Unearthing 200 Years of Bantu Heritage Through Literature, Textiles, and Music

The historic Constitutional Hill Women’s Jail has opened its doors to The Provenance Part II, an exhibition by acclaimed fashion designer Lukhanyo Mdingi

By Your Luxury

The Provenance Part II is a labour of research dating back 200 years on the Bantu take of imposed Western religion and culture on black South Africans. The rich and complex colonial history of our forefathers can be discovered and understood through the display of three themes; Literature, archives of Lovedale letters and books sourced from the Amathole Museum in King Williams Town Eastern Cape, Textiles in the form of tapestry, a practice introduced by the Anglican church, and Music by Amadodana Ase Wesile playing through antiquated speakers in a room parallel to the rest of the collection as well as travelling through the walls of the reformed jail. These three themes are crucial in narrating the fundamentals of Bantu heritage. Each represents national treasures that past leaders like Steve Biko leaned onto as a cultural and political compass.

These artistic forms capture the essence of our ancestors’ experiences, struggles, and triumphs, allowing us to connect with their stories on a deeper level. The exhibition delves into the black consciousness perspective, shedding light on the resistance and creative resilience of our ancestors. The repertoire, native language use, lyrics, and iconographies presented in the works will surely make the viewer appreciate South African voices shining within a system brought in by missionaries and colonialism. “Our stories matter. There are a lot of strong African designers that are making a positive contribution to a larger conversation about art and design. It is important to highlight our history and where we come from. I use the ‘Lukhanyo Mdingi’ institution and working with like-minded creatives as a vessel to retell these stories in a contemporary way as a means to preserve our history” Mdingi says.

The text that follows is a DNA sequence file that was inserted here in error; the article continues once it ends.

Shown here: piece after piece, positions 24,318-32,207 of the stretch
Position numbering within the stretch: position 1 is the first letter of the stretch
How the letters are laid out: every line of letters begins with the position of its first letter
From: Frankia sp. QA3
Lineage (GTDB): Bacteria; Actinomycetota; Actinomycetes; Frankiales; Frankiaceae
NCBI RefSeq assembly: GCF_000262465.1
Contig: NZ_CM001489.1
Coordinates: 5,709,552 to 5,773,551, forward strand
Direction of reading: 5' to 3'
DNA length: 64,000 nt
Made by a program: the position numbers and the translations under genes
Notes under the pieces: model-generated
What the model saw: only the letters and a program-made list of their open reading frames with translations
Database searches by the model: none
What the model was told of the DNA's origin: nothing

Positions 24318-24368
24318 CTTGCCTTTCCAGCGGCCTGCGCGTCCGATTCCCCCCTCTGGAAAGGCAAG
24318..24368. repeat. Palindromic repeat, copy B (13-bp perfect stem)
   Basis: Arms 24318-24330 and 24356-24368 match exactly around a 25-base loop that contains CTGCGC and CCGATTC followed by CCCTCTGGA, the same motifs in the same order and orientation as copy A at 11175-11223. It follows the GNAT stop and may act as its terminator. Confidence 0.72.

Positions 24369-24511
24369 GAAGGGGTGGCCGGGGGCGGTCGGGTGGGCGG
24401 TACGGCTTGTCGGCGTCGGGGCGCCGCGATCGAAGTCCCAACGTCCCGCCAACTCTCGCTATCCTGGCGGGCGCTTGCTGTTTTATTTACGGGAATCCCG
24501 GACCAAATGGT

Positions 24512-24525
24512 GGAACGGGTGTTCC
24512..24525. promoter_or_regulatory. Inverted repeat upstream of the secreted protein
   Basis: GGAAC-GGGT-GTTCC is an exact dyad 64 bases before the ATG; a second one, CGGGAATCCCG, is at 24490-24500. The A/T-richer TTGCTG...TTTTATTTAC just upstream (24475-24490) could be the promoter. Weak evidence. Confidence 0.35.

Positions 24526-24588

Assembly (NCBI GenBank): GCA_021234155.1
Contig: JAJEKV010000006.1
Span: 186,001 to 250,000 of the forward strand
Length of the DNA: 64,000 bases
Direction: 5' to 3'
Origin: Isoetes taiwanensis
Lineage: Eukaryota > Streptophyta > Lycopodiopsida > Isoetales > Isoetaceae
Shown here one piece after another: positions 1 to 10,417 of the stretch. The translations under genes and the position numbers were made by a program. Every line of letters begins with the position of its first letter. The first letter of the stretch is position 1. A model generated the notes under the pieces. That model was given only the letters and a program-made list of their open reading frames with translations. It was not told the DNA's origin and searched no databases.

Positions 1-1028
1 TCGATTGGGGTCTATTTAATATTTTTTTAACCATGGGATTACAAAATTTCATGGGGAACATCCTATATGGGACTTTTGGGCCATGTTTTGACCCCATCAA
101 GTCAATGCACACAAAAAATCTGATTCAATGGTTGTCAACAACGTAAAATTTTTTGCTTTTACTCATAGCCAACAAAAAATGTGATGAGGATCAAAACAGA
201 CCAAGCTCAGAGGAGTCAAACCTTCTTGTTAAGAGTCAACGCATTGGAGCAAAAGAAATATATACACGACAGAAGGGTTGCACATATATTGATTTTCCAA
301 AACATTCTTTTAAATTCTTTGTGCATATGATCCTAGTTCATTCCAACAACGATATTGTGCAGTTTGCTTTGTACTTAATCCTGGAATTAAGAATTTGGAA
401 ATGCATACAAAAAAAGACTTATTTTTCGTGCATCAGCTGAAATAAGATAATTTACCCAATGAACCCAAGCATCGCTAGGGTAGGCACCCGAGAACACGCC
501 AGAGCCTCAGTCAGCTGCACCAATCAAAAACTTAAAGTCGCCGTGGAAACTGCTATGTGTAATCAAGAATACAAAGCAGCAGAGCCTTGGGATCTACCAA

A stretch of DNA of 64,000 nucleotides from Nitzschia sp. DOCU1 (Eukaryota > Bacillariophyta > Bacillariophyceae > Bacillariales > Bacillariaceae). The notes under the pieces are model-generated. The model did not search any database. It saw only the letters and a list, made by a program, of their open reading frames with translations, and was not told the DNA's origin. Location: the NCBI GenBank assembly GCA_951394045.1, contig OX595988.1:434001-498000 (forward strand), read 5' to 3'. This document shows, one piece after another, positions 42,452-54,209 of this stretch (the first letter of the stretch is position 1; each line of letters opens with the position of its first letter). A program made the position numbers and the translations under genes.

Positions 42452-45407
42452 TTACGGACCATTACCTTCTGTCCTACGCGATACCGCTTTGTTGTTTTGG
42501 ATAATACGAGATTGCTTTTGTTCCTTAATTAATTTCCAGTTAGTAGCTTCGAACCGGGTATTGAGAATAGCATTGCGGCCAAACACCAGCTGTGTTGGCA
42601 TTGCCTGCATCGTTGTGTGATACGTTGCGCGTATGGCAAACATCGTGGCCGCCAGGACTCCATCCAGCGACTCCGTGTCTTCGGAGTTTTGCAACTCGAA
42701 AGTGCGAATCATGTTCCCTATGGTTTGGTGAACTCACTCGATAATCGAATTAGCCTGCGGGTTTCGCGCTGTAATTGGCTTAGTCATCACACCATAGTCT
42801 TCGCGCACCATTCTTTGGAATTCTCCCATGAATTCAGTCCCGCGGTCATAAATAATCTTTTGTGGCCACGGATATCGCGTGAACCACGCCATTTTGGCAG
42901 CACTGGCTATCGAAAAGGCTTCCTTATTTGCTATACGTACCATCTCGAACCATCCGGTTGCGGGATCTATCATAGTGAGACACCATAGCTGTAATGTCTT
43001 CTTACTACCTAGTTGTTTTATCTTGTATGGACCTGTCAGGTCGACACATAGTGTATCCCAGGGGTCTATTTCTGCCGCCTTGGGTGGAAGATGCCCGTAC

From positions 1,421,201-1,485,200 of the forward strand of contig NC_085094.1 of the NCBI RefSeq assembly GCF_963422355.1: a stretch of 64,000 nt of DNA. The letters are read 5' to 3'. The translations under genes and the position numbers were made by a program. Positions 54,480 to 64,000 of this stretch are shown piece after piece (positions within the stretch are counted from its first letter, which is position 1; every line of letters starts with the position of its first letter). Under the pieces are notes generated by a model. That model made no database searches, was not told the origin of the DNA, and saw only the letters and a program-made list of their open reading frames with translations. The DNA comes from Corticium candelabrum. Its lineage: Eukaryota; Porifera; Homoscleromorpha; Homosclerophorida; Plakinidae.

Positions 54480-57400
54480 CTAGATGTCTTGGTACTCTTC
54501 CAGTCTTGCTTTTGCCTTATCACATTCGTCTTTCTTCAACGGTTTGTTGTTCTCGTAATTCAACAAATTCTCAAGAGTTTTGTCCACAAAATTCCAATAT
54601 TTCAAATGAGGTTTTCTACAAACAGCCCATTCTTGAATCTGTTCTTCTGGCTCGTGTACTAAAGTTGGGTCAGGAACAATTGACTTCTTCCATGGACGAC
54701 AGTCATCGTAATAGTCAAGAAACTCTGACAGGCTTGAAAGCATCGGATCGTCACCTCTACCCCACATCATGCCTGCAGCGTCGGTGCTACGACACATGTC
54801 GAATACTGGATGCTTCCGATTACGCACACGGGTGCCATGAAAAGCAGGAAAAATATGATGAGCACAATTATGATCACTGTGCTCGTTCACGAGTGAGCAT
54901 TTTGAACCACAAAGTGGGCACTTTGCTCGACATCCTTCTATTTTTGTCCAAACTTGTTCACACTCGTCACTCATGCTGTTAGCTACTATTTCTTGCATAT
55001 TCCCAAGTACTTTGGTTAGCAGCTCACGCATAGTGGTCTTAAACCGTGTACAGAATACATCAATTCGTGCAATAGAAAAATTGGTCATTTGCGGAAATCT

A particular piece that viewers relate to and that received warm reviews on the opening evening is MAMA’S LOUNGE, an installation depicting Mdingi’s grandmother’s living room. His grandmother was an academic who lectured at Walter Sisulu University. She was passionate about Lovedale’s Press readings including ‘Incwadi Yam’. The installation has a recording of uMama reciting the reading in her mother tongue emphasising the ‘essentiality’ of remembering our social, cultural and political narratives. In an observation of the post-Apartheid era, the contributions of past written work seem to have been forgotten, leading to a cultural amnesia of the works. 

Mdingi worked with co-curators Banele Khoza of BKHZ Gallery and Trevor Stuurman of The Manor Africa to bring Part II from conception into reality. At the opening of the exhibition, influential guests, including Sheli Masondo, Bilala Mabuza, Khethiwe McClain, Zoe Modiga, Thebe Magugu, Jefferson Osei, and Wanda Lephoto, graced the event in support and celebration of their artistic peers. Furthermore, their allegiance mirrored the overarching message of black consciousness as most wore local and continental designers; the likes of Daily Paper, Thebe Magugu, Lukhanyo Mdingi, and Nao Serati, among many others.

The exhibition opened to the public on 4 April and will be on until 17 June. 

Images courtesy of The Manor

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